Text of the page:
Poetry Analysis on Profrock: the Love Song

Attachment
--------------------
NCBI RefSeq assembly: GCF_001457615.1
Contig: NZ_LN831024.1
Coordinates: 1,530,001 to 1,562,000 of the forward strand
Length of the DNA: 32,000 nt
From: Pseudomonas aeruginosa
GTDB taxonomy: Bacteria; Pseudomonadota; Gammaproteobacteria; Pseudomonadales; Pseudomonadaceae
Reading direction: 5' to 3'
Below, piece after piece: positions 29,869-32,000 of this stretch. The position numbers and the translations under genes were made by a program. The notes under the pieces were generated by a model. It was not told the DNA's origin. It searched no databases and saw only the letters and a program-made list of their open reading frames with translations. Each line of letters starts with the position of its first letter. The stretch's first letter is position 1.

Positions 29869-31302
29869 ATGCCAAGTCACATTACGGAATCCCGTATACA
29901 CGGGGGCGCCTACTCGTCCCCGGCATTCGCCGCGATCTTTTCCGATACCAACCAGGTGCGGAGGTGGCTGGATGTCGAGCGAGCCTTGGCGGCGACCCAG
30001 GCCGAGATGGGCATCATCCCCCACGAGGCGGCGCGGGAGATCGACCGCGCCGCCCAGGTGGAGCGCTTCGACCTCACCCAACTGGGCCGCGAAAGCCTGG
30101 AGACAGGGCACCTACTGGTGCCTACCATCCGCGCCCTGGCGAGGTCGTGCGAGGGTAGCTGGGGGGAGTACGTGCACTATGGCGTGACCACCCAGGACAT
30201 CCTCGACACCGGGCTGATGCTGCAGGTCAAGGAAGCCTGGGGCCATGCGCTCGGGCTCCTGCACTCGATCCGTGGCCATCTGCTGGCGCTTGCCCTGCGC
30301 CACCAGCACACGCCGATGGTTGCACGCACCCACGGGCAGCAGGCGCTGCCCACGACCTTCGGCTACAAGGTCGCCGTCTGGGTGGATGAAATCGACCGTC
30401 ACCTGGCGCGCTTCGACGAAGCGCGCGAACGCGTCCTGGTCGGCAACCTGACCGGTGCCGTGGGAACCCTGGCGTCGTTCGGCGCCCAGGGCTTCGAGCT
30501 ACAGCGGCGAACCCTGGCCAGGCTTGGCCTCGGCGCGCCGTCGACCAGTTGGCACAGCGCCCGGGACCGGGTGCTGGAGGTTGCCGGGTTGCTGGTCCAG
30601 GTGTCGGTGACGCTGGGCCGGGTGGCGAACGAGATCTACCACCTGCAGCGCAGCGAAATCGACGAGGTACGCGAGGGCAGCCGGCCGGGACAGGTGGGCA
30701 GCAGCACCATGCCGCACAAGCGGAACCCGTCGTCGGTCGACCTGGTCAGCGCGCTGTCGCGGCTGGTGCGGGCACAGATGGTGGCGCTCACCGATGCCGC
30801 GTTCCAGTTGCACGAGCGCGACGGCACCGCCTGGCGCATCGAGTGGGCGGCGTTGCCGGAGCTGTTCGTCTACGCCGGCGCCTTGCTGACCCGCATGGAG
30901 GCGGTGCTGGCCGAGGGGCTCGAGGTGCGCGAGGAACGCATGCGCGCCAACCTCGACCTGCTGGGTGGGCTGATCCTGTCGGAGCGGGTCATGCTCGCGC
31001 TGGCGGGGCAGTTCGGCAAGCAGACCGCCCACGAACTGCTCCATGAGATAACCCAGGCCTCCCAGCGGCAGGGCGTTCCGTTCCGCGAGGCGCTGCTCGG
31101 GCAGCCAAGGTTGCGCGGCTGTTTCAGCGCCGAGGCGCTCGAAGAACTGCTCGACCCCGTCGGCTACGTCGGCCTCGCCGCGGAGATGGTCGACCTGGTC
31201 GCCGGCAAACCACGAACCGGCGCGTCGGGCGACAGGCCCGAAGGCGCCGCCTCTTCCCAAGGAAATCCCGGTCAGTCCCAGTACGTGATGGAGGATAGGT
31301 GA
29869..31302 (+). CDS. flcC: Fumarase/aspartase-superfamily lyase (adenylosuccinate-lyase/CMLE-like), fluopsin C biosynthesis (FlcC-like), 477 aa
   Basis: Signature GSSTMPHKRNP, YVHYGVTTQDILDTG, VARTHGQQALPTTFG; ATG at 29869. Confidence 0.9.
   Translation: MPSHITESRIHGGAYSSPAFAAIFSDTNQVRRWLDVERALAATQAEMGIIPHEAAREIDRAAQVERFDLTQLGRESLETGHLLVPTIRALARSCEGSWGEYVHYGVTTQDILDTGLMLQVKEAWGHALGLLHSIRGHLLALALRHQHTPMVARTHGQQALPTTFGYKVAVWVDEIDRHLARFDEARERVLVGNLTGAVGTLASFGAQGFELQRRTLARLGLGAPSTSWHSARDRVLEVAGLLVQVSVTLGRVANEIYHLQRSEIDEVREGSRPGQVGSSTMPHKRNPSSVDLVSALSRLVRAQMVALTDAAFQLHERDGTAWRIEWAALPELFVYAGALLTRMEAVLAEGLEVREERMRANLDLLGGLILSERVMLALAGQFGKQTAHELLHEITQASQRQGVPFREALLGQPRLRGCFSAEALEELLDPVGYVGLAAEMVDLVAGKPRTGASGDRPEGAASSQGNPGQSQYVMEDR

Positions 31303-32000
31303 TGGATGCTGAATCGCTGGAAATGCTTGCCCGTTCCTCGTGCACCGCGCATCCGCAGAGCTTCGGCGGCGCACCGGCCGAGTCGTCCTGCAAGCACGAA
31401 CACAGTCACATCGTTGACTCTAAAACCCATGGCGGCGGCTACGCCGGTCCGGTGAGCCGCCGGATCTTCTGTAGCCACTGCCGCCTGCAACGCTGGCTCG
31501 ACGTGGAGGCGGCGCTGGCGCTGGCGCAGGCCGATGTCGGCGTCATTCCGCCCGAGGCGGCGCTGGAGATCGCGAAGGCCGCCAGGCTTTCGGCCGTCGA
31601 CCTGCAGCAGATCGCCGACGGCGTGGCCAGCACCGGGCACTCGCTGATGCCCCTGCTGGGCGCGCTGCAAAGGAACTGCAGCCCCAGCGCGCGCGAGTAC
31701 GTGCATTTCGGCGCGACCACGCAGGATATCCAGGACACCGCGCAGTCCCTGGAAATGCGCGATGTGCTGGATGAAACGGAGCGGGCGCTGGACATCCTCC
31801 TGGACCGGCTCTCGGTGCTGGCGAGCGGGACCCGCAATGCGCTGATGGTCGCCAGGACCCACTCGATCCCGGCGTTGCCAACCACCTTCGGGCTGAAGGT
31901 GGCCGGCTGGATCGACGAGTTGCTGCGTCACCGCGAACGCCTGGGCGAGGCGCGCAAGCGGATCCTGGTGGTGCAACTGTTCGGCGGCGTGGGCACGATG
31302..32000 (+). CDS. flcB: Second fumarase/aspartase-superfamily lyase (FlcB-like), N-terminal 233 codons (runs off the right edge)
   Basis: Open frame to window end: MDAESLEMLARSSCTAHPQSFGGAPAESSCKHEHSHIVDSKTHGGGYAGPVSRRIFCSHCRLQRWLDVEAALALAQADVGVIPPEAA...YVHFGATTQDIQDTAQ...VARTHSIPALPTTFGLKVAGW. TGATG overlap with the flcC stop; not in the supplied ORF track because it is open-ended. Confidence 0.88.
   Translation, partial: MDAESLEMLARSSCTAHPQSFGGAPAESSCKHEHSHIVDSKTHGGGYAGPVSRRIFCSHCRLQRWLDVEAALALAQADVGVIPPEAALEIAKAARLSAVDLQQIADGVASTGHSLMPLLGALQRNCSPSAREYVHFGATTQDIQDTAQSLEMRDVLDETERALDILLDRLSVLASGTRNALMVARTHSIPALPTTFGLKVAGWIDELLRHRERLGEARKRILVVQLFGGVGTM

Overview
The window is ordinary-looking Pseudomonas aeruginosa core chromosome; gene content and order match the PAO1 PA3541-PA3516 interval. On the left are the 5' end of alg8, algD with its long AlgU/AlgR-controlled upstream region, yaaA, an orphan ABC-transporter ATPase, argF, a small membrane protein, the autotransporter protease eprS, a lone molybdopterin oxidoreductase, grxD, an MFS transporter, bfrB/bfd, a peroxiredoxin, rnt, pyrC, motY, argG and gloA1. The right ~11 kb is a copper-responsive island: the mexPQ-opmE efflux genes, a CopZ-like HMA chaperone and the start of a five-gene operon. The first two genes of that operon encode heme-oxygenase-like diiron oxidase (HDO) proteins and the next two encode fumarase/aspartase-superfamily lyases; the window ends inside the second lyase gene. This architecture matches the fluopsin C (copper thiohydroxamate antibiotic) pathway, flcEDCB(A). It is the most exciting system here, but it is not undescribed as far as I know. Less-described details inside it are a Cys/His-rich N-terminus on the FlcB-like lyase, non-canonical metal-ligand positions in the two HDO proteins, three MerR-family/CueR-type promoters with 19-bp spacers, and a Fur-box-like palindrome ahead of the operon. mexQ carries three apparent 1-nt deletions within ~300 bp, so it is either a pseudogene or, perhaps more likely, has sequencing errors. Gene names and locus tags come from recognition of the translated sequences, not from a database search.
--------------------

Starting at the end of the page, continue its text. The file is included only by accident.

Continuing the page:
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One Man against 2 Billion Women The Love Song of J. Alfred Prufrock was written by T.S. Sterns Eliot (1888-1965), but was originally entitled “Prufrock Among the Women.” He changed the title to “The Love Song of J. Alfred Prufrock” before publishing the poem in Poetry magazine in 1915. ."The Love Song of J. Alfred Prufrock" is a modernistic poem in the form of a dramatic monologue. A dramatic monologue presents a moment in which a narrator/speaker discusses a topic and, in so doing, reveals his personal feelings to a listener. Only the narrator, talks—hence the term monologue, meaning "single (mono) discourse (logue)." During his discourse, the speaker intentionally and unintentionally reveals information about himself. The main focus of a dramatic monologue is this personal information, not the speaker’s topic. Therefore, a dramatic monologue is a type of character study. The tone and mode of the poem is dark, depressing, and intriguing because you as the reader see all of Prufrocks hardships and discouragements about women and how the world sees him. The narrator will take you through a rollercoaster ride and be ready for it. “Let us go then, you and I” (1). Prufrock is asking the reader to join him on a walk through his life. And this is the start of his life. Prufrock describes the nights to be boring and lifeless as a dead body on a doctors table. The narrator states “ Let us go, through certain half deserted streets” (4) he is trying to get the picture of what is happening and that the street shops are closing and the work day is over. He also tells the reader that the nights may seem boring, but do not misjudge them cause they can be as dangerous as boring all at the same time. In (10-12) Prufrock knows that the reader has many questions the reader wants to ask, why are they walking at night in an empty street, when Prufrock just describe that

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